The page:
Laptop & Tablets buyer's guide - blog - PC & Laptops repair, Website design & support

Go to content

Laptop & Tablets buyer's guide

PC & Laptops repair, Website design & support
Published by in Buyer's guide ·

Laptops and Tablets Buyer's guide.

The explosion of different form factors - laptops, tablets and hybrids - means that there is more choice than ever, but for many the traditional clamshell laptop design is still the only way to go. The laptop design, works well on a desk or on your lap, and with the heaviest model here weighting only 1.52 kg, they are light enough to carry around every day. Same models have touchscreen, so you can still pinch, flick and swipe your way through Windows 8. However, business laptops focused on office-friendly features such as Ethernet sockets and fingerprint or smart card reader.


At the other extreme lie the tablets, which are more practical as pure touchscreen device. Come even are stylus input to thee range of abilities, which, in addition to making it easier to tap tiny on-screen menus and buttons increasingly an issue with screen resolutions rising so fast, also allow for pressure-sensitive drawing and scribbling handwritten notes. Some models comes with a keyboard has that allows if to transform from business tablet to office laptop, and also adds a secondary battery. Some devices comes with Bluetooth keyboard clips nearly to the tablet's race when not in use, but is only usable on desk. Some devices comes somewhere in between the two extremes of these tablet designs. It comes without a keyboard as standard, but the optional Touch and Type Covers transform into a viable hybrid device. These covers clip magnetically to the tablet and, in tandem with the kickstand at the rear, allow the device to make a possible impression of a laptop.


In the middle ground lie the hybrids. These attempt to seamlessly combine a laptop and tablet in one device, and the array of spinning, flip-hinge designs manage the feat with varying levels of success. Some devices can be used just like a traditional laptop, and can be used comfortably on desk or your lap. However, it is double-jointed screen hinge give it dual identity, allowing the screen to fold back through 360 degrees and flatten again its rear to form a giant-size tablet. It is an idea so simple it is brilliant, and it makes for a hybrid device that works well in all its various modes. Transforming from laptop to tablet using a clever engineered dual-bezel display, which spins through 180 degrees within a frame to face in and out is a good idea. A multi-flip employs a locking hinge design, which achieves the same effect, but with the display pivoting about a hinge instead.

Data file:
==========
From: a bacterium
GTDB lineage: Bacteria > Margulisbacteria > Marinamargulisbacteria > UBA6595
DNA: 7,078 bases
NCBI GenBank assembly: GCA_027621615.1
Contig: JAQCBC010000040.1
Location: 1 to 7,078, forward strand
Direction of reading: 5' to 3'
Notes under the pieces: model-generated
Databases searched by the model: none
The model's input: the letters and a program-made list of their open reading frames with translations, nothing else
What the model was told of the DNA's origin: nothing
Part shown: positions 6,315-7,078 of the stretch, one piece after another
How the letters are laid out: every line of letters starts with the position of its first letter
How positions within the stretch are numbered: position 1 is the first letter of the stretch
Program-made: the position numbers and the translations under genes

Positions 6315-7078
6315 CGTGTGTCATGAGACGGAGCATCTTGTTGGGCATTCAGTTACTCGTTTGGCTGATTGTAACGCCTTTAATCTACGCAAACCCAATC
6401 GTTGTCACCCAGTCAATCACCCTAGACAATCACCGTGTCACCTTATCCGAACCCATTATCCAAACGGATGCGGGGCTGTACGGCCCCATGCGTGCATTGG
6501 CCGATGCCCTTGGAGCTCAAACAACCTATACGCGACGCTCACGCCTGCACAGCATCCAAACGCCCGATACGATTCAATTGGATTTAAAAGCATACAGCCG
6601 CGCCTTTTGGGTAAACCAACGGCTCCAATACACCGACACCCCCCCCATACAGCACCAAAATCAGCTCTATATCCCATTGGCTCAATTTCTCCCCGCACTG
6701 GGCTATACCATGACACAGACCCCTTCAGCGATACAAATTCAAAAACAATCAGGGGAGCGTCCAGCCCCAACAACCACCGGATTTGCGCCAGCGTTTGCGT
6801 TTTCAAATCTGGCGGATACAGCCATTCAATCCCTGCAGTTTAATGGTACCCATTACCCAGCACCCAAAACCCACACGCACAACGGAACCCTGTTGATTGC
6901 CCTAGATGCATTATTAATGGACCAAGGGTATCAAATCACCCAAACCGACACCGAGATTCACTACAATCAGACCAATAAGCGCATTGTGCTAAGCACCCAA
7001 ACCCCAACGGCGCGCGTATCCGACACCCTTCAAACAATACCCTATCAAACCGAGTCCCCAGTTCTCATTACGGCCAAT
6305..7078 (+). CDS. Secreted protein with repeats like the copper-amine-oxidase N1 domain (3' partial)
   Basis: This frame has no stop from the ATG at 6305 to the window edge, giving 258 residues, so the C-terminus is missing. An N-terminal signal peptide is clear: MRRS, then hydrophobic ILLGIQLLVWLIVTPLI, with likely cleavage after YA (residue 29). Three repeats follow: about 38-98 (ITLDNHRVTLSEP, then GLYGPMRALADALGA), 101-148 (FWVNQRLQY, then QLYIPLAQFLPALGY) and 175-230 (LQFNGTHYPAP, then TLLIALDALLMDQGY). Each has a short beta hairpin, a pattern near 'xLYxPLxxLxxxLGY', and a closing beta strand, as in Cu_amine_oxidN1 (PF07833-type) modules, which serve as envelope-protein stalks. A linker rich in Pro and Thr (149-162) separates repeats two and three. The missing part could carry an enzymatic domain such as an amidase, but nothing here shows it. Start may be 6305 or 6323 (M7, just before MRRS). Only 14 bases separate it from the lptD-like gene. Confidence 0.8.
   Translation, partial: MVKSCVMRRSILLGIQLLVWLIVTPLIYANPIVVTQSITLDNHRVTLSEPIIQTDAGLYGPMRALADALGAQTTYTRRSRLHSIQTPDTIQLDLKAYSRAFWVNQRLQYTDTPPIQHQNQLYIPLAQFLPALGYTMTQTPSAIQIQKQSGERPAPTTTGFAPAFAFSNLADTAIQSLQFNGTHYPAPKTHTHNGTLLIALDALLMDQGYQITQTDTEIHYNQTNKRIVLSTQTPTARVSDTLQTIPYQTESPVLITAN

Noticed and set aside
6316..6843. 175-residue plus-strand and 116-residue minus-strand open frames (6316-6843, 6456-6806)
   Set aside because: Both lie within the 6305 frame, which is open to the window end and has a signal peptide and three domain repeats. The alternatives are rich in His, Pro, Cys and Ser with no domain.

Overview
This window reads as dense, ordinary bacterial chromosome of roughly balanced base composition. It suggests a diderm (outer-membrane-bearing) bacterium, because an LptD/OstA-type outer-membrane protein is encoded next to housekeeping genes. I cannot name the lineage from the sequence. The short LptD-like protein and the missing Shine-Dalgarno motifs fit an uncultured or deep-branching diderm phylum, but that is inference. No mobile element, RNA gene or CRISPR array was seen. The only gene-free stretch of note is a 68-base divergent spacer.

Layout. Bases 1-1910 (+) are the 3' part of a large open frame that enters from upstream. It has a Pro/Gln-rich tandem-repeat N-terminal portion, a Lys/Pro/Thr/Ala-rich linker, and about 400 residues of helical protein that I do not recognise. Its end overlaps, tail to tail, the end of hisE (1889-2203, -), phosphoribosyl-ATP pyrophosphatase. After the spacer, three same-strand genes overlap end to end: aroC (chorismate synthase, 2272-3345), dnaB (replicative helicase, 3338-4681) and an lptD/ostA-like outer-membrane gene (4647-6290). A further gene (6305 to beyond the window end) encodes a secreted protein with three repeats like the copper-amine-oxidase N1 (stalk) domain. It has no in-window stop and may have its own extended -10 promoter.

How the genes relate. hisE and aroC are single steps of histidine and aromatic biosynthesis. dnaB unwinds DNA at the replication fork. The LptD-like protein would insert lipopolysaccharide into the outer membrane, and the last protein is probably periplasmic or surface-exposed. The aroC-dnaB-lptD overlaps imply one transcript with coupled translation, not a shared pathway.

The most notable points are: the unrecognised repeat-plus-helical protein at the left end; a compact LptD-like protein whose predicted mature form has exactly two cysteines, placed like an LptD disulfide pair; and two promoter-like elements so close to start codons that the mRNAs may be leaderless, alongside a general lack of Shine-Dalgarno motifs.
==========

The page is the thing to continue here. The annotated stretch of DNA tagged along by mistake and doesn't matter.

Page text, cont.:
Hardware and connectivity.

All devices are powered by some flavour of Intel ULV Core processor, with everything from Core i3 to Core i7 CPUs on offers, and most plumping for Intel’s more power-efficient fourth-generation Haswell platform. There is good reason for Haswell’s popularity. While performance is nigh-on identical between the CPU generation, Haswell sends battery life soaring. Most Ultrabooks have now moved up to Full HD panels, with some making the move to high-DPI display. There is one area in which Ultrabooks have compromise, it is connectivity. Physical port such USB 3 and display outputs are often at a premium, and it is not unusual to see devices with shrunken micro-HDMI ports rather than full-size connection, so you will need to think about budgeting for micro-HDMI convertor cables if you want to connect to an external monitor.

No comments

Back to content